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The most significant and renowned monuments have their location at the Munger Fort. This fort is constructed on the rocky prominence known as Karnacharna which was associated with Raja Karna that projects into Ganga River, due to this river the fort is protected from north and west partly, it is safeguarded by a profound moat on the other side.

Munger does not comes out to be the 1st conquests of Muslims in Bihar below the reign of Ikhtiyar Khan Khilji, although it seems to be in 1330 AD, this was part of Muhammad Tuglaq’s kingdom of Delhi. After his rule this was under Jaunpur King and Sultans of Bangal. You would have heard about Todarmal, who was a statesman under King Akbar who bivouacked at Munger for a long time.

he Munger fort covers an area of approximately 222 acres and bears a 4 kilometer circuit. The construction of the Munger fort belongs to the early Mohannedan Kings from India. There are 4 entrance ways to the fort provided by the rampart, with each side having an ocatgonal bastions at a regular distance, which bears the typical battlements. In the gates the one which is in the north is known as Lal Darwaza, this Darwaza has engraved stones in it and the style of it belonged to the Buddhist or Hindu’s. This fort is constructed on the rocky prominence known as Karnacharna which was associated with Raja Karna. It is mentioned by Bucchanan that the King’s house was constructed on this hill. The remains of it were in use by the British by a presenting battery; but soon after General Goddard constructed the current bungalow on the place as the dwelling place of the Commanding Officer, the view from this place is too mind blowing. You can have a look at the work of the king’s wife and the King in front part of the Bungalow which is an old platform.

There is a man-made rectangular knoll on either side of the hillock, this was once known as the Fort’s citadel. Unlike other forts there is no primitive name to this place but it’s still in books that there was a building here called Damadama Kothi which was demolished for the construction of the bungalow of the Collector.

The real dwelling place of the saint is still unknown, it is believed that formerly he came from Persia and went to Munger at the occurrence of the very popular divine of Muslim from Ajmer called Khwaja Muinddin Chishti, it is believed that he passed away here in 1177 AD and was buried in a place in the close proximity of the rampart. The build is aroused within the fort’s south gate on the pinnacle of a small mound, in relation to 25′ in height, this according to Bloch; symbolizes the remains of few structures of the Buddhist. Covering the area of 100’ square, there is a wall that is bordered by a platform. Additionally, the build of the tomb bears a chamber and also a room for offering prayers and for the purpose of taking rest there is an attached rest room. Also there are circular turrets at the dome’s corner. The graves that belong to Mujawires family are all around the tomb. There are a few stones which gives a resemblances to the remains of the shrines of Hindu’s which can be seen in the lower platform of the tomb to the south.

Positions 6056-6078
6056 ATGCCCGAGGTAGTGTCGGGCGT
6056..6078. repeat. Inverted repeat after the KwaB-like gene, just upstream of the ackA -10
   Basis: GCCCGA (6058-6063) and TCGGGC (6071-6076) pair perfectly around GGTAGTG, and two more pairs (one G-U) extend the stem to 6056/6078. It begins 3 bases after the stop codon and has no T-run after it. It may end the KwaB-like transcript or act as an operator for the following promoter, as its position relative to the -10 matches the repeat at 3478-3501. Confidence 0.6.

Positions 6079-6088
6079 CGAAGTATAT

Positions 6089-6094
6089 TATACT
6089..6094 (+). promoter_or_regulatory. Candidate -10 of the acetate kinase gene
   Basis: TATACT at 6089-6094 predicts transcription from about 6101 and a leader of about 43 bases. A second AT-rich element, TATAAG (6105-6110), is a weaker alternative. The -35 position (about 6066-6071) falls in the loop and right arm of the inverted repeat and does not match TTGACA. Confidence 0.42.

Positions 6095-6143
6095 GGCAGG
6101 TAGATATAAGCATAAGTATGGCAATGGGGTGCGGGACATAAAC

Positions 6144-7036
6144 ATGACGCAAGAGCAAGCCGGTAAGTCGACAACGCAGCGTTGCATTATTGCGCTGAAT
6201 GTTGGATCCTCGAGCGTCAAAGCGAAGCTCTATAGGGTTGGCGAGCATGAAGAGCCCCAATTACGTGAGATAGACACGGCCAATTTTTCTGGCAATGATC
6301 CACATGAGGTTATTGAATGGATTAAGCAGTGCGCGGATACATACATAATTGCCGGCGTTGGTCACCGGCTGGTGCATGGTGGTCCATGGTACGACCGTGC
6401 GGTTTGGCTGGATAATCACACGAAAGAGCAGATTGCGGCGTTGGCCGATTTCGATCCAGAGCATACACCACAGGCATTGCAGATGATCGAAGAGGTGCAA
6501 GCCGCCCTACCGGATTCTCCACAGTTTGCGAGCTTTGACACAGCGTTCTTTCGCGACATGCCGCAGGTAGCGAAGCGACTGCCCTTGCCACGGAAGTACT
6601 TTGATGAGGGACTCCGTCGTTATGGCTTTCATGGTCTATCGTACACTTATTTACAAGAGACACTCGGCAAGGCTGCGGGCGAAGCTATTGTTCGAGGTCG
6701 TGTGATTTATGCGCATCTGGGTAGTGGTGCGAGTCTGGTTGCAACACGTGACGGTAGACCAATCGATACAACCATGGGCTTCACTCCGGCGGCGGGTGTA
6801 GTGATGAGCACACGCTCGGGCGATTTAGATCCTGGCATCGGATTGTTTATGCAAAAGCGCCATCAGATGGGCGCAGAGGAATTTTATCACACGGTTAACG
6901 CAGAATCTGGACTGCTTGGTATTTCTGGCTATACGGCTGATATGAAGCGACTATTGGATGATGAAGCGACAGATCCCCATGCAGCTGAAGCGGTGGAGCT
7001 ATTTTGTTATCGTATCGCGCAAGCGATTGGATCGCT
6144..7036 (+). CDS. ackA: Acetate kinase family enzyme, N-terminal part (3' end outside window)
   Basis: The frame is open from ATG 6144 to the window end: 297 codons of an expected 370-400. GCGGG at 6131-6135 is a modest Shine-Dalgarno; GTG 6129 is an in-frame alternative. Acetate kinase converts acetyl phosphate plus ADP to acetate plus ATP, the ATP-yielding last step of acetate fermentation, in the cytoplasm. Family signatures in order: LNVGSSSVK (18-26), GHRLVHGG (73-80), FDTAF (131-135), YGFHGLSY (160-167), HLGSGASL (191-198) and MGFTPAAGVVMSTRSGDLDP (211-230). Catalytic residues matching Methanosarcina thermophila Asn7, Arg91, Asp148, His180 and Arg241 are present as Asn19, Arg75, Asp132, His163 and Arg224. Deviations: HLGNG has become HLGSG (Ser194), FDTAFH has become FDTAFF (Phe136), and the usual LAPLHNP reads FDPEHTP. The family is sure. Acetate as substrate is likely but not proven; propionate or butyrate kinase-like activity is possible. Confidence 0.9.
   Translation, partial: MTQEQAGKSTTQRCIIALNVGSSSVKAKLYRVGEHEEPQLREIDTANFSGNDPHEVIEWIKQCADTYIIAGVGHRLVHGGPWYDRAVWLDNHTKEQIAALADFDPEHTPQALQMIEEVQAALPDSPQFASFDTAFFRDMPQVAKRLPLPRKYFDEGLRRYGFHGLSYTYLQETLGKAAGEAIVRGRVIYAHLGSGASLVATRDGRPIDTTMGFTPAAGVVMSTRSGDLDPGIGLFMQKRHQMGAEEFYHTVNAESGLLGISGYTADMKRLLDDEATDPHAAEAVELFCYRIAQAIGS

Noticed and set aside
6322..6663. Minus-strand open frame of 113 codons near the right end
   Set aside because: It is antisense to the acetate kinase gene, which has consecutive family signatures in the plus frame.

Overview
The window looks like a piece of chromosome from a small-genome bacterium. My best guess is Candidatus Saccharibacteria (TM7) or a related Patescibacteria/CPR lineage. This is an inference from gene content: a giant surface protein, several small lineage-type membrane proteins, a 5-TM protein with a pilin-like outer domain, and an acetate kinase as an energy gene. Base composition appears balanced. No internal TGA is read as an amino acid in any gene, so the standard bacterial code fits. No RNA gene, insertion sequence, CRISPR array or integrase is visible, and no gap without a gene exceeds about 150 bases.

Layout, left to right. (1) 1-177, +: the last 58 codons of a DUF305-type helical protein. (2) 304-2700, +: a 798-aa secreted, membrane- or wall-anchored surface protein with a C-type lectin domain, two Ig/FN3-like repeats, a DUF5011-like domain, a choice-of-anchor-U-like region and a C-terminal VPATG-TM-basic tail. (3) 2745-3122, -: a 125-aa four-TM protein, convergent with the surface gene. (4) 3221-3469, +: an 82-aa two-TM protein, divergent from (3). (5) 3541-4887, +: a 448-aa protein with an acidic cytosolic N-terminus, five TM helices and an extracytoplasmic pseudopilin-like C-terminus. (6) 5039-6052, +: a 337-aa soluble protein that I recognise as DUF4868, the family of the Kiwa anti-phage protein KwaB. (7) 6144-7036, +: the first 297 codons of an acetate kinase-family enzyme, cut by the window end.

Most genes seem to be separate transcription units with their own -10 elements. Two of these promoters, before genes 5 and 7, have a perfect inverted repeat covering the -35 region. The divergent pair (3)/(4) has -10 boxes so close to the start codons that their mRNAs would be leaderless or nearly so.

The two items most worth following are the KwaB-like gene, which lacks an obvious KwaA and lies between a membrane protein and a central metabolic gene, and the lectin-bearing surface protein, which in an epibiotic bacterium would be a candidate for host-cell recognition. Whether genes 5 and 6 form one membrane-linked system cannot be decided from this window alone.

The palace of Shah Suja is now being converted into a jail which was before a palace of Mughal Prince Suja. The building is surrounded by huge walls on 3 sides and to the west side you can see a river. It mainly contains Zanana Palace or Khas Mahal which is now a trail ward, then is the Public Audience Hall or Diwane-I-Am, which is used as a prisoners school and is the armoury or the Top-Khana this walls bears a thickeness of 10 inches to 15 inches which is currently a dormitory. On the western side attached to the palace was the existence of a small mosque now which is used as a godown to store ration.

This is situated in the south western direction on the bastion. A Persian poet who came down to India from Mazandran which was close to the Caspain Sea, at the time of the reign of Aurangzeb was Mulla. He was being chosen as a tutor to Zibunnisa Begum the King’s daughter. Later he was appointed by Aurangzeb’s grandson Azim Shah when he was Bihar’s viceroy. Mulla passed away in 1704 AD and till 20th centuries earlier his tomb was in existence, soon after the demolishment of the tomb the grave was detached.

Chandisthana, has a shrine which Buchanan mentioned as Vikram Chandra. There is an associated tradition of Karna Vikrama with this place. This place was considered scared at the era of Buchanan.

The rivers Uttara-Vahini means bends towards the northern direction, this is the thing which made this spot a scared destination for the Hindus. The holiness of the site may be of substantial antique, as is possibly indicated by the message of the Gahadwala King Govind Chandra of Kanauj, that records a contribution made by the king after taking bath in Ganges at Mudgagiri on the occurrence of Akhshaya Tritiya fiesta. On the entranceway walls of the ghat is the message of the king Bhagiratha and the structure of a Siva shrine. Several sculptures and carvings have been revealed from this region in 1903 by Bloch.. An emblazoned picture of Dhyani Buddha bearing the typical Buddhist Creed is currently placed in the Kolkatta’s Indian – Museum.